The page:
|Demonstrators protested accross Syria against President Bashar al-Assad after Friday prayers [Reuters]
Syrian forces pounded the battered city of Homs with tank and mortar fire and troops pummelled several other rebel strongholds, leaving at least 24 dead, opposition activists have said.
With the bloodshed showing no signs of abating, the UN-Arab League peace envoy for Syria, Kofi Annan, flew to Moscow on Saturday, seeking Russian backing for his efforts to secure a ceasefire.
Activists reported heavy shelling on Homs' Khalidiyah neighbourhood and the city’s old districts in an attempt by the government to regain control of opposition-stronghold pockets.
In al-Qusair town of Homs province, an activist network said the government’s military campaign was continuing for a fourth day. The Syrian Revolution General Commission said the shelling had left several homes ablaze and thick smoke filled the sky.
Government forces backed by tanks have stormed a northwestern town in Idlib province amid intense shelling, another activist network said.
The Local Co-ordination Committees said troops, accompanied by scores of pro-government gunmen known as shabiha, were raiding homes and detaining people in Saraqeb, a town that has been held by the armed opposition for months.
Security forces also pressed ahead with a siege of Hama which they began two weeks ago, the UK-based Syrian Observatory for Human Rights said.
At least 33 people were reportedly killed in violence nationwide on Friday, a day which saw mass anti-government demonstrations across the country.
The latest reports of violence came as Annan was due to travel to Moscow to meet Russian President Dmitry Medvedev and Sergei Lavrov, the Russian foreign minister, on Sunday, before continuing to China.
China's foreign ministry said on Saturday that it Annan's visit to the country would take place on Tuesday and Wednesday.
Hong Lei, a ministry spokesman, said Chinese officials would hold "in-depth discussions" with Annan.
"China views as important and supports Mr. Annan's mediation efforts," the spokesman said, adding that Beijing hoped the talks would lead to a "political solution to the Syrian issue... that is fair, peaceful and appropriate".
Both Russia and China have used their veto rights as permanent members of the UN Security Council to block efforts to condemn Syrian President Bashar al-Assad.
Annan, the former UN chief, will be carrying with him Assad's answer to a peace plan under which Syria could begin a "political transition" to a representative government, with no specifically defined role for Assad.
New evidence of 'abuses'
Moscow and Beijing backed a non-binding Security Council statement on Wednesday in support of the initiative only after making sure it contained no implicit threat of further action should Assad fail to comply.
The statement urged the Syrian government to implement "fully and immediately" Annan's peace plan.
The initiative calls for Assad to withdraw troops and heavy weapons from protest hubs, a daily two-hour humanitarian ceasefire, access to all areas affected by the fighting and a UN-supervised halt to all clashes.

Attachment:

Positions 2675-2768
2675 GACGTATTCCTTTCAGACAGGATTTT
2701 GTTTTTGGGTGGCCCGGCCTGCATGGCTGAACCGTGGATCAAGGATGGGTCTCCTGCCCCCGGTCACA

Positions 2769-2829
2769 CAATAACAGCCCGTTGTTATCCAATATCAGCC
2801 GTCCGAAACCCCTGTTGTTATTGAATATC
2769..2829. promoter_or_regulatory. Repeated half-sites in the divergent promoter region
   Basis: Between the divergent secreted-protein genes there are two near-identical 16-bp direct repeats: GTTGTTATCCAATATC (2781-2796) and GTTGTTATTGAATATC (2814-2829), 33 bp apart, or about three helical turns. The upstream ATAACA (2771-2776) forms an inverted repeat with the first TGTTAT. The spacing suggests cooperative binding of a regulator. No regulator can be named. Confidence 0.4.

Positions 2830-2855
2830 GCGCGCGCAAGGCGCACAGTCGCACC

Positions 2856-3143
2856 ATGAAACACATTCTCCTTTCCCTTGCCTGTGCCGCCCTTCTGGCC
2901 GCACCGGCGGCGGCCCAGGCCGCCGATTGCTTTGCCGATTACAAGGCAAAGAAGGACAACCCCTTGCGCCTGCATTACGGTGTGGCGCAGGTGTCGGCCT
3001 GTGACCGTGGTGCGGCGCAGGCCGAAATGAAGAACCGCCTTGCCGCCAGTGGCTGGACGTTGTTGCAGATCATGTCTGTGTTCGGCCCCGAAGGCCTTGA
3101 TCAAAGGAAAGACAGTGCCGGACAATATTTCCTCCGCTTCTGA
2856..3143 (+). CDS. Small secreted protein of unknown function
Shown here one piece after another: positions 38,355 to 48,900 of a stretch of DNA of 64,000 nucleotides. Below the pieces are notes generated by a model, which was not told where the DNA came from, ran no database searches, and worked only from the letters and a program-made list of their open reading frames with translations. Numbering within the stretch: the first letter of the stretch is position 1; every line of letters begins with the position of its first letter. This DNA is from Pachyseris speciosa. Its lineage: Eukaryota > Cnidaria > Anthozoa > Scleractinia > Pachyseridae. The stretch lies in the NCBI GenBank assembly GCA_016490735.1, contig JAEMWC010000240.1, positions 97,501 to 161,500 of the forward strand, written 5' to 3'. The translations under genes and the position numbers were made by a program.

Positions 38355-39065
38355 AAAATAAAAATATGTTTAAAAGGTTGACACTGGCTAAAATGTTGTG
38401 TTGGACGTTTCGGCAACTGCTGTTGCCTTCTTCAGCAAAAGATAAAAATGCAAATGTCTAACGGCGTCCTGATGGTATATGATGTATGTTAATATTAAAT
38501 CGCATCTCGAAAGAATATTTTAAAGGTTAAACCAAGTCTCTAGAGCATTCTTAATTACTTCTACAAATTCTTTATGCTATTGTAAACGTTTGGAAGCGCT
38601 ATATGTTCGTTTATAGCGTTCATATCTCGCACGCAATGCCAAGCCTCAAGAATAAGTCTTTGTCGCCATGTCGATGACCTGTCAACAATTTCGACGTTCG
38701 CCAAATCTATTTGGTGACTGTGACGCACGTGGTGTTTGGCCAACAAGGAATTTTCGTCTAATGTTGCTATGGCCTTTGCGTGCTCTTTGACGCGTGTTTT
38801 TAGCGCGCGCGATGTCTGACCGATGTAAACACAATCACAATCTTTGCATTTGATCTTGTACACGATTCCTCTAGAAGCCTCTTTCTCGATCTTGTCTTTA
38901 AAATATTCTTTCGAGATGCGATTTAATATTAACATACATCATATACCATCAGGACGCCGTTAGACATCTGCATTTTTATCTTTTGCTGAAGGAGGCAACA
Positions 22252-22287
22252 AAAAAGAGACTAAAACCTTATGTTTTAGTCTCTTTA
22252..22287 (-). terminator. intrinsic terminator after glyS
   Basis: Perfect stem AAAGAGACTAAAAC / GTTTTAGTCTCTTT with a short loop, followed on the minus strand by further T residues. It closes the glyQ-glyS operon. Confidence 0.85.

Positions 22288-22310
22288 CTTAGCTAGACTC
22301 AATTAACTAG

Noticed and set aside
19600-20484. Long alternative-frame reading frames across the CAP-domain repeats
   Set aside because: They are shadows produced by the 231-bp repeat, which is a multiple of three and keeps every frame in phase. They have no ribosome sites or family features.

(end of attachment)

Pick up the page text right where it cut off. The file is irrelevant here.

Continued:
In Geneva on Friday, a UN-appointed panel of human rights experts said it had new information on the defections of four brigadier generals from Syria and on doctors ordered to make patients unconscious during hospital visits by Arab League monitors.
The Independent International Commission of Inquiry on Syria told a news conference on Friday it has also received information that unrest outside known areas, including in the country's second-largest city, Aleppo, was becoming significant.
Commission member Yakin Erturk, a former UN investigator on violence against women, revealed that several significant military figures had recently deserted Assad's government.
"Since our second report, four brigadier generals have defected. And of course, others before. But the reason why this is important is because of indicating that high level defections are increasing," she said.
More pressure on Assad
Adding to pressure on the government, the EU on Friday agreed to sanction Assad's British-born wife Asma, along with his mother, sister and sister-in-law.
Diplomats in Brussels said EU foreign ministers had agreed an assets freeze and travel ban on the four women and eight other members of Assad's entourage.
Asma al-Assad, whose parents live in Britain where she grew up, cannot be barred entry to the country, British Foreign Secretary William Hague said.
"But given that we are imposing an asset freeze on all of these individuals and a travel ban on other members of the same family and the regime, we are not expecting Mrs Assad to try to travel to the United Kingdom at the moment."
Assad himself was targeted last May 10, along with his younger brother Maher and four cousins.
In a separate development, Janet Napolitano, the US homeland security department secretary, announced that Syrians in the United States would be allowed to stay beyond their visas and avoid the risk of returning to their violence-torn country.
"Conditions in Syria have worsened to the point where Syrian nationals already in the United States would face serious threats to their personal safety if they were to return to their home country," Napolitano said.